She kept her makeup subtle, concentrating on her eyes and adding a touch of pink gloss to her lips. When she was satisfied she looked presentable, she grabbed her small clutch and went to meet Malik.
He was standing in the entryway, waiting. She hesitated when she caught sight of him, but he looked up just then and she could do nothing except stride boldly forward. He’d always been gorgeous in a tuxedo, but tonight he made her heart ache with longing. He wore a black dishdasha, embroidered at the sleeves and hem in gold thread. His keffiyeh was the traditional dark red. Somehow the framing around his face succeeded in drawing her attention to his mouth.
That bold, sensual mouth that had taken her to heaven and back.
She looked away, determined not to think about it. And yet she could feel the heat rising, flaring beneath her skin. Between her thighs. A tingle of sensation began deep inside, whether she wanted it to or not.
How could she still be attracted to him when he’d hurt her so badly? He didn’t want her, not really. He’d thought she was a mistake. It was too much like growing up in the perfect Reed family, where she was the imperfect one. The mistake. Her family was blond, tanned, gorgeous, ambitious, successful. She was none of those things.
“Do not fear, Sydney,” Malik said, mistaking her inability to look him in the eye for shyness. “You look lovely. The king and queen will not find fault with you.”
“Thank you,” she replied. Because there was nothing else to say. Not without sounding pitifully insecure and needy.
Soon, they were exiting the house and climbing into a sleek silver Bugatti. The engine roared like a tiger as Malik accelerated onto the thoroughfare. She turned her head, gazed at the city lights instead of at him. The sports car was super expensive, but the interior was small. He sat so close to her. Too close.
She could smell his skin, the scent of his shampoo. She could feel his heat as if he were curled around her.
Or maybe that was her heat as her body reacted to him.
His voice sliced into the silence. “My brother does not know why you are here.”
Sydney whipped her head around to stare at him. For a moment she wondered if she’d heard him correctly. But no, that was what he’d said. “You didn’t tell him about the divorce? Why not?”
Malik’s fingers on the wheel were strong, sure. She dragged her gaze from them and concentrated on the stubborn set of his handsome jaw.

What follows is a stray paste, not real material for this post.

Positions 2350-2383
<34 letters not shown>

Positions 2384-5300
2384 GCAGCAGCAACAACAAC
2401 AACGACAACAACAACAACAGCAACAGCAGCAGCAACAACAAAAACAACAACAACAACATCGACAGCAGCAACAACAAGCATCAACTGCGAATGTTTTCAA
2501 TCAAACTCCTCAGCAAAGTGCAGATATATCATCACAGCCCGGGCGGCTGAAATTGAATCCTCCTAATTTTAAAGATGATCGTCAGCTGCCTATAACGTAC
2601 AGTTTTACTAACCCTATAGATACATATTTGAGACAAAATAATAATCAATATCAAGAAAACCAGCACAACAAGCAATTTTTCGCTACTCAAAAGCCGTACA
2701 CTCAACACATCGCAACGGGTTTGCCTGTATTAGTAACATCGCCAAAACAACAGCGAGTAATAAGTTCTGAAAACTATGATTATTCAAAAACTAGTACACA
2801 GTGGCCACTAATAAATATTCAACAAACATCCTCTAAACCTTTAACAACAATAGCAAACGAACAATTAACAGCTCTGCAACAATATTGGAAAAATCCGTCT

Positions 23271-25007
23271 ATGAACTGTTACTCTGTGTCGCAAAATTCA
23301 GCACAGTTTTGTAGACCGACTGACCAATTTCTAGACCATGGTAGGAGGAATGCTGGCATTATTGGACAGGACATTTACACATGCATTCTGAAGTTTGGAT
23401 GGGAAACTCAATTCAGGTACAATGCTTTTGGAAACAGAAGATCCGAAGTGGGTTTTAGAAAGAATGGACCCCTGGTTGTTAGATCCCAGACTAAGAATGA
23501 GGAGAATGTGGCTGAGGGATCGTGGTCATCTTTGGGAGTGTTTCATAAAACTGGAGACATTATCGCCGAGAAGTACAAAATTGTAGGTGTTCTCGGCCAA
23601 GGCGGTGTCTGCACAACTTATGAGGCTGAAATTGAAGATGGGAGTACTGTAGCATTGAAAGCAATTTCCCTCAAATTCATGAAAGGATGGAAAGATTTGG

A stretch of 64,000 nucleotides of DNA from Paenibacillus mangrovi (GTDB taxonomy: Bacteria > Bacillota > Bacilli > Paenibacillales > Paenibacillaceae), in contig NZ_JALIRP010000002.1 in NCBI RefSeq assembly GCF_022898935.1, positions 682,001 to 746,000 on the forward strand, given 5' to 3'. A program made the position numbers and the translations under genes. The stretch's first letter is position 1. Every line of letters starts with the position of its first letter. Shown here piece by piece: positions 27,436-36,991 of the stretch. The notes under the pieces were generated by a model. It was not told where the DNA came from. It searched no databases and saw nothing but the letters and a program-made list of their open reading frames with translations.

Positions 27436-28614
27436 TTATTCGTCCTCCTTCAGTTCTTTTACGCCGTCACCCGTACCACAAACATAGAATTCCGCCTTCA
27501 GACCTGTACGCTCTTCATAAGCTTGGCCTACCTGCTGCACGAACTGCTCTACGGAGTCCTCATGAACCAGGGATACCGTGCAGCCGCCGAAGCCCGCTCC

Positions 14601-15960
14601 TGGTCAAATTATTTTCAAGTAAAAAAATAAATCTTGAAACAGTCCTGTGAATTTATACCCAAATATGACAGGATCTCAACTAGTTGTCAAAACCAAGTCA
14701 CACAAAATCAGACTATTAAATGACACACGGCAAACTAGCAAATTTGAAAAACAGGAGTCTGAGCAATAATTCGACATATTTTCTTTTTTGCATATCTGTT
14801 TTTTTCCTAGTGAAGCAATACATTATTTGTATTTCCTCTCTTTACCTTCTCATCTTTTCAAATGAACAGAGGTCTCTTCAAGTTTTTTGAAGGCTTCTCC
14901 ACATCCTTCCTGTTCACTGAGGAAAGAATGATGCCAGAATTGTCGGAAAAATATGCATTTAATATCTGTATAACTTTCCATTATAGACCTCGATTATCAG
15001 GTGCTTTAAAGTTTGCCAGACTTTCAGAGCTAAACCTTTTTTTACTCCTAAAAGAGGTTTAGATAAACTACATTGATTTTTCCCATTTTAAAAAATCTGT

“Because it is our business, not anyone else’s.”
She could only gape at him. “But we’ve been apart for over a year. Don’t you imagine he’s suspicious?”
“People do attempt to reconcile, Sydney.” He glanced into the rearview mirror, changed lanes smoothly and quickly. “Unless you wish to spill our personal problems tonight, I suggest you pretend to be happy.”
Pretend to be happy. As if a river of hurt had not passed between them. As if she could simply flip a switch and act as if her heart hadn’t broken because of this man. “I’m not sure I can do that.”
He shot her an exasperated look. “It’s not difficult. Smile. Laugh. Don’t glare at me.”
She folded her arms across her breasts. “Easier said than done,” she muttered.
Malik’s fingers flexed on the wheel, his tension evident. “It’s one night, Sydney. I think you can handle it.”
Ten minutes later, they were driving through the palace gates and pulling up to the massive entry. Malik told her to wait, then came around and helped her from the car. He tucked her arm into his and led her toward the entry. All along the red carpet lining the walkway, men in uniform bowed as they passed.
And then they were inside the palace, and Sydney was trying very hard not to crane her neck. She’d seen opulence before, of course. She’d shown houses to the very rich, and she’d lived with Malik for a month in Paris. She knew what wealth could do.
But this place was more than she’d expected. Crystal chandeliers, mosaic tiles, Syrian wood inlaid with mother-of-pearl, Moorish arches and domes, delicate paintings on silk, marble floors.
Her heels clicked across the tiles, the sound echoing back down to her from the vaulted ceiling. “Did you grow up here?” she asked, and then wished she hadn’t spoken. Her voice sounded very loud in the silent rooms, as if she’d shouted the question rather than whispered it.
“No,” he said curtly. His body was tense, but a moment later she sensed a softening in him. As if he were trying to follow his own advice and pretend they were not on the edge of disaster. “My family was not in the direct line for the throne. Adan came to power when our cousin died, and then our uncle afterward. It has been an adjustment for all of us, but for him most of all.”